Construction Begins on Sacramento’s Historic Powerhouse Science Center, Designed by Dreyfuss + Blackford Architecture
May 30, 2018
FOR IMMEDIATE RELEASE
Project advances rehabilitation and adaptive reuse of prominent landmark with new planetarium expansion.
(SACRAMENTO, CA) – Dreyfuss + Blackford Architecture’s (D+B) design for the Powerhouse Science Center re-envisions a historic riverfront power station as a hub for science education, exploration and advancement in the Sacramento region. An iconic structure visible from Interstate 5, the project will serve as the region’s premiere science center. The closest facility of this caliber is in the San Francisco Bay Area. Otto Construction is the contractor building the facility and a Groundbreaking Ceremony is scheduled for May 31, 2018 at the site.
The project includes the rehabilitation of the former Pacific Gas and Electric Company’s Power Station B, a dilapidated 1912-era power station siting prominently on the banks of the Sacramento River at 400 Jibboom Street. As a premiere science exploration and education facility, the rehabilitation celebrates the original use of the building and the technological advances of energy production early in the 20th Century.
As a primary component of the City’s Riverfront activation plans, the Powerhouse Science Center anchors Robert T. Matsui Waterfront Park and borders the southern terminus of the 32-mile American River Bike Trail.
A new two-story addition projects from the east side of the existing power station, containing an entry lobby, main vertical circulation, classrooms, offices and a cafe in addition to a 120-seat planetarium. Prominently on display with a zinc-clad hemispheric dome, the Planetarium rises above the building’s mass. As representation of our place in the universe, the addition’s facade and building mass is sectioned by multiple planes, creating continuous vector lines extending across the building and site. From satellites to world landmarks, the lines form connections with local and global points of interest.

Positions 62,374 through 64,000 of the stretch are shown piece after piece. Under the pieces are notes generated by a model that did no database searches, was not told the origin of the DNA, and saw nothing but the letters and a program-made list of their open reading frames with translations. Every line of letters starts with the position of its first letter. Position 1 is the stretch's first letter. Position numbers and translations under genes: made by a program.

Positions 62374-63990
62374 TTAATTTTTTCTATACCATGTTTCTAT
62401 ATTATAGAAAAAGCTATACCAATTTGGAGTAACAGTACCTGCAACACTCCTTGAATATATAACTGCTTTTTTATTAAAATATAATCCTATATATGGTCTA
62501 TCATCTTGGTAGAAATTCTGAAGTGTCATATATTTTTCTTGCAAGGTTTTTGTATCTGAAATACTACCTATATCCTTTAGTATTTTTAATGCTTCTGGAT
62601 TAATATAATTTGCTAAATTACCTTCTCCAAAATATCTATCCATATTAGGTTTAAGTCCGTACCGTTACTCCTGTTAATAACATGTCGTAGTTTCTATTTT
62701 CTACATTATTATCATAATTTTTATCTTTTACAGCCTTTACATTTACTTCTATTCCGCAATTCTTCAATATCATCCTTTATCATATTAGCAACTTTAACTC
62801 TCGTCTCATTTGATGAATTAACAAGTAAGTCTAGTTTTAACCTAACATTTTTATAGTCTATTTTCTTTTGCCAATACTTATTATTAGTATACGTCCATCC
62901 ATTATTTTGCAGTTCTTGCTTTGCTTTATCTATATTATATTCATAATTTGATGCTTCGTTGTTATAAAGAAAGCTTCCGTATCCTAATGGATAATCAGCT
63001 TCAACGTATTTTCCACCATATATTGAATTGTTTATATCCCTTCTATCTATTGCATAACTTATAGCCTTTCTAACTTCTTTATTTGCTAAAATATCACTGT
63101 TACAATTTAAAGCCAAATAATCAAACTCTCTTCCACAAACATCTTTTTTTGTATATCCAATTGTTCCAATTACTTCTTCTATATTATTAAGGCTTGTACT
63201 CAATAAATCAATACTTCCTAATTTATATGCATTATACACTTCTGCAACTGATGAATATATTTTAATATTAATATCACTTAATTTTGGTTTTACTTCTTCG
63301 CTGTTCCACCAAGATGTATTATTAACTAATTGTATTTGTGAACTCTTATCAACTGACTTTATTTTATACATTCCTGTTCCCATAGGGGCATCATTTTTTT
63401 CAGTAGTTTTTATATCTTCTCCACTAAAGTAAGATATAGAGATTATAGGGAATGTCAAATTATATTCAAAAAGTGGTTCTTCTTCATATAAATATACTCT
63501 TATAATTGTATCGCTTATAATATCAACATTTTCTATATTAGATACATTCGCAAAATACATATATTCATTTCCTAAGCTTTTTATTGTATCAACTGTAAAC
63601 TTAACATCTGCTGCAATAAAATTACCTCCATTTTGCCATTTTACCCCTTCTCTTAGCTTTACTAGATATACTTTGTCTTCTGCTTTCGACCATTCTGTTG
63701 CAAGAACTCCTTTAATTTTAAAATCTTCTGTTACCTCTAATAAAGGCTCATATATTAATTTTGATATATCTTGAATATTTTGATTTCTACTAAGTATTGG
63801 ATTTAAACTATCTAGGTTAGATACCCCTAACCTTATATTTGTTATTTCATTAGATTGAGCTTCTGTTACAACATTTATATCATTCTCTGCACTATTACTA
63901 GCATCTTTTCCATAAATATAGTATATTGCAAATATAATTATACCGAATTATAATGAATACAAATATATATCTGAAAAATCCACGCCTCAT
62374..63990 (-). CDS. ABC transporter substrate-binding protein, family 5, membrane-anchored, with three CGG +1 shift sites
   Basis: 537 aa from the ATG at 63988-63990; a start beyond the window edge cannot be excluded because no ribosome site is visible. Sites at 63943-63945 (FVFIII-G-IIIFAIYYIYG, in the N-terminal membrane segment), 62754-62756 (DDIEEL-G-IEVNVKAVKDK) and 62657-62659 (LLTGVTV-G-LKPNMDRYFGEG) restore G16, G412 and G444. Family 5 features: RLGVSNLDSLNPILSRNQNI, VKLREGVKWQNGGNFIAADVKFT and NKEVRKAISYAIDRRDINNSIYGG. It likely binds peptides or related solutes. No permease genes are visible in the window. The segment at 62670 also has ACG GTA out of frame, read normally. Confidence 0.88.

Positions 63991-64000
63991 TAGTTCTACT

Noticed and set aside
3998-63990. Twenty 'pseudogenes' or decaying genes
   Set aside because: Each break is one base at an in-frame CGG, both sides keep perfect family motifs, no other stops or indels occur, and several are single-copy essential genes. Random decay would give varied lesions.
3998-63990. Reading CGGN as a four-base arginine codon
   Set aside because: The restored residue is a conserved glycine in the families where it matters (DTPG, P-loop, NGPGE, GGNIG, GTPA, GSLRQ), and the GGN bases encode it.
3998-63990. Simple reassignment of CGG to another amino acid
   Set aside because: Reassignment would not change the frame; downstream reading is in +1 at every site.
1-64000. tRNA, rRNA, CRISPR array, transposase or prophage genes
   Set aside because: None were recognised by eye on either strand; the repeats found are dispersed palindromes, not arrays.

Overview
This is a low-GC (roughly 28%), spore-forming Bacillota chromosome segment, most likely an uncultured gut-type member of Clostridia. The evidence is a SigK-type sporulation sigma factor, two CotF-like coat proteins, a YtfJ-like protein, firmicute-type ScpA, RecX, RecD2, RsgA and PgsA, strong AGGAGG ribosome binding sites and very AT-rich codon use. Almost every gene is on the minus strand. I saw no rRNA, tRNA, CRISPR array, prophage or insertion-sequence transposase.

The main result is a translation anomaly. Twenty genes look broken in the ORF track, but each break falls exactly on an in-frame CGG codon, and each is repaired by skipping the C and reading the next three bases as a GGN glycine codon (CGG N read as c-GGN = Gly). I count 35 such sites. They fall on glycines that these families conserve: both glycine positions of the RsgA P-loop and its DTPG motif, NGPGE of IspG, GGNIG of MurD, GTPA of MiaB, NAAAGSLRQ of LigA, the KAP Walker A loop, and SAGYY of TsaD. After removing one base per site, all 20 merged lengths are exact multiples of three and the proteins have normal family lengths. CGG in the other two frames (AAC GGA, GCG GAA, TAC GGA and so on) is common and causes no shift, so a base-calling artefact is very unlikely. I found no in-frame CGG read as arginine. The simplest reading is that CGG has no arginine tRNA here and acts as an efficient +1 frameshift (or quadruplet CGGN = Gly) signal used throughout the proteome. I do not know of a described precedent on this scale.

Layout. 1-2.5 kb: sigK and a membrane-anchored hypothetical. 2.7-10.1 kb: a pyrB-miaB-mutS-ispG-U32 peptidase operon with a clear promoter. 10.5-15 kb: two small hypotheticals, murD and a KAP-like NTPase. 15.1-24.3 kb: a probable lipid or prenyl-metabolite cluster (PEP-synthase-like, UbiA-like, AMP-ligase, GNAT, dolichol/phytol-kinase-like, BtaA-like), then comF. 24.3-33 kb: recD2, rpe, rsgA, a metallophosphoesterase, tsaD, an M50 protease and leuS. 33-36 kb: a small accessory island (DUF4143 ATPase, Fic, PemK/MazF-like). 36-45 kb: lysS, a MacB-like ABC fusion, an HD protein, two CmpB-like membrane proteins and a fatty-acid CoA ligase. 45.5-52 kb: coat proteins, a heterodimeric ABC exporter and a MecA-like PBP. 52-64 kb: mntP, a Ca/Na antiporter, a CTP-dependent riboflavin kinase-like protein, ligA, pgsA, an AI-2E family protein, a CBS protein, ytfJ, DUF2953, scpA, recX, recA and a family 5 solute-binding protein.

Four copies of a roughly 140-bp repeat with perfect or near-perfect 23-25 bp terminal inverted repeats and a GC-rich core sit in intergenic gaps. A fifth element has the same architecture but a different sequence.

Power Station B Historic Rehabilitation & Stabilization
Vacant for over half a century, the historic building envelope is undergoing stabilization and complete rehabilitation with construction of a new floor level inside for exhibits. Rehabilitation involves the stabilization of the existing reinforced concrete and steel building. The bipartite layout of the former power generation building consisting of a boiler room and a turbine room will be added onto. Inside the large open volumes of the historic structure, a new intermediate floor will be added to increase exhibit space.
Rehabilitation of the significant historic features of the power station will be integrated with distinct but complimentary contemporary architecture reflecting the advancement of technology. Powerhouse Science Center is targeting a LEED certification rating of Silver.
River Station B was designed in 1912 in the Beaux Arts style by prominent San Francisco architect Willis Polk, was formally decommissioned in 1954 and remained vacant since. The building is on the National Register of Historic Places, California Register of Historic Places, and the Sacramento Register of Historic & Cultural Resources. PG&E sold the building in 1957 to Associated Metals Company which then sold it to the State of California in 1960. Eventually the City of Sacramento gained ownership in 2002. Sacramento Municipal Utility District (SMUD) has donated funds with naming rights for the new facility.
About Dreyfuss + Blackford Architecture
Dreyfuss + Blackford Architecture (D+B), founded in 1950 in Sacramento, Calif., with an office in San Francisco, is a mid-size firm headquartered in the California capital. The firm serves corporate, public, and institutional markets with solutions achieved through collaboration and innovation. Committed to a sustainable future, D+B brings expertise in architecture, master planning, interiors, graphic design, and construction services. Recent projects include the E. Claire Raley Studios for the Performing Arts, Sacramento State Parking Structure 5 and the Sacramento Municipal Utility District Headquarters renovation.